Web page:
The dismaying Christian flag case heard by the U.S. Supreme Court today will have an unclear impact for future cases, the Freedom From Religion Foundation warns.
The high court this morning heard the case of Shurtleff v. City of Boston, involving a demand by a Christian group to hoist a Christian flag on the flagpole at Boston’s City Hall. The flag features a blue rectangle in the corner with a blood-red Latin cross and is the same flag that was paraded during the Jan. 6 Capitol insurrection, along with symbols of white supremacy.
A majority of the justices seem poised to rule that Boston should have approved the Christian flag. “The real question is the scope of the court’s decision later this year and what signal it might send to other governmental bodies,” says FFRF Legal Director Rebecca Markert.
Most of today’s arguments focused on the free speech claims of Camp Constitution, a Christian group that asked the city to fly the Christian flag, apparently partly in response to the city flying the rainbow LGBTQ flag for the officially recognized Boston Pride Month.
But during oral arguments, Justice Brett Kavanaugh chillingly remarked that a “mistaken” understanding of the Establishment Clause was the “root cause” of the denial here, citing a friend of the court brief by the Becket Fund, a religious group. That brief had called for overturning the Supreme Court’s longstanding “Lemon test” to determine conflicts between state and church.
Justice Neil Gorsuch asked that if the court agrees that the city’s denial was based on a mistaken understanding of the Establishment Clause: “What’s left for us to decide?”
Boston has maintained that flags on its flagpoles are attributable to the city and not private speakers so it can decide not to affiliate itself with religion.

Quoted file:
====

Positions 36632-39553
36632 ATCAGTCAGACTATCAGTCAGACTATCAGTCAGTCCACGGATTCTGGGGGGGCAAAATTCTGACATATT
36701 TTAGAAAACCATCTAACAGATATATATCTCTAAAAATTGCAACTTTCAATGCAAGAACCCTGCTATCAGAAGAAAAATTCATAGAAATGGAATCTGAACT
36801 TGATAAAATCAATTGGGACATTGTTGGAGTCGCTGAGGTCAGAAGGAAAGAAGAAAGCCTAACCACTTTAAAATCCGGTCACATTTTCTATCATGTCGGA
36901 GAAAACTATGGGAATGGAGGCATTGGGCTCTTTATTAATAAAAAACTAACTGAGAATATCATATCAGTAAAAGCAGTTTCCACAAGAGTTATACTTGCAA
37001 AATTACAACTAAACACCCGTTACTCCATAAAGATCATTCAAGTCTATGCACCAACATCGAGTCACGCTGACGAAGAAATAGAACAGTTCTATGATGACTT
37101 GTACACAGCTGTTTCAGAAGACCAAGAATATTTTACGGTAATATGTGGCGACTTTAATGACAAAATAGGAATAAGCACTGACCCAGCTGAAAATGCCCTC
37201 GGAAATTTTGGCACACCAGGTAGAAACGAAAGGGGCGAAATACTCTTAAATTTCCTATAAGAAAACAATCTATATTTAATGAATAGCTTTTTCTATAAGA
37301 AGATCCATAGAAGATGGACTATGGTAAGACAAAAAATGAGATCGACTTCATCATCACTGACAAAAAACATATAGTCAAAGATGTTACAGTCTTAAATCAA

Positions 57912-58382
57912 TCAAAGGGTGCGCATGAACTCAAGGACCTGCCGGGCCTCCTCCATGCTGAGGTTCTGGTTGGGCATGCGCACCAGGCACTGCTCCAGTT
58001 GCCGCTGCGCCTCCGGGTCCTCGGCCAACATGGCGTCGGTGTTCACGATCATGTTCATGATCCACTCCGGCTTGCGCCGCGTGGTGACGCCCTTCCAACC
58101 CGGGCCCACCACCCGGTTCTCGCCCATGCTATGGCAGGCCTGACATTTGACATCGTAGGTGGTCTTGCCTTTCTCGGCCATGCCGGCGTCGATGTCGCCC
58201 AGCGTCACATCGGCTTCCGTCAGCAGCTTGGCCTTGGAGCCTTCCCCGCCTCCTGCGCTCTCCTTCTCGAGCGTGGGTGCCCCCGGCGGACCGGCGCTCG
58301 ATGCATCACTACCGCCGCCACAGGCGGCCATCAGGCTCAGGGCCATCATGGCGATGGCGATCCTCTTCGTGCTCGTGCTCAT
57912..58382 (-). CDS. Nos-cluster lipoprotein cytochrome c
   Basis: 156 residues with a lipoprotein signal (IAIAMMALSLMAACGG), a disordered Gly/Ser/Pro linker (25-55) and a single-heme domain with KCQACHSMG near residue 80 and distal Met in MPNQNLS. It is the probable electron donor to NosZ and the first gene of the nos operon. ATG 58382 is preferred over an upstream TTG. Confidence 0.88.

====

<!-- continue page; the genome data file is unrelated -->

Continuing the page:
FFRF submitted a friend of the court brief maintaining that Boston’s flagpole is a nonpublic forum subject to reasonable restrictions, and that the city’s restriction on religious flags is appropriate to avoid the appearance of religious endorsement. FFRF pointed out this is not a case of viewpoint discrimination, because the city of Boston has not flown flags representing other religions or sects.
The flagpole in question is one of three 83-foot-tall flagpoles standing prominently in front of the city hall entrance. On one the U.S. flag always flies, on the second a Massachusetts flag and on the third, the city flag usually flies. The city flag is occasionally replaced by an approved temporary flag, usually representing another country or an officially recognized event, for limited periods of time. Over 90 percent of such flag raisings are of national flags. City employees are present for each flag-raising.
That the high court agreed to take the case, even though the U.S. 1st Circuit Court of Appeals had ruled in Boston’s favor, signals that at least four justices seek to overturn the appeals court findings.
Camp Constitution is being represented by Liberty Counsel, an extremist Christian nationalist legal outfit.
The oral argument comes less than a week after the Supreme Court ominously accepted for review a challenge from a Washington state former high school football coach insisting he has a free speech right to conduct prayers with students during school football games. This continues the alarming trend of the ultraconservative court taking more and more religious liberty cases.
“While this case is objectively about Boston’s flag policy, it appears that the Supreme Court, entrusted to enforce the First Amendment and our godless Constitution, fully intends to issue a ruling, however narrow its grounds, that would force an American city to fly a Christian flag over its city hall,” says Annie Laurie Gaylor, FFRF co-president. “The idea that the U.S. and Massachusetts flags would fly in tandem over Boston City Hall with a Christian nationalist symbol would have been unthinkable only a few short years ago.”
The Freedom From Religion Foundation is the largest association of freethinkers in the United States, representing more than 35,000 atheists, agnostics, and other nonreligious Americans, including more than 700 members in Massachusetts. Its two primary purposes are to educate the public about nontheism and to defend the constitutional principle of separation between state and church.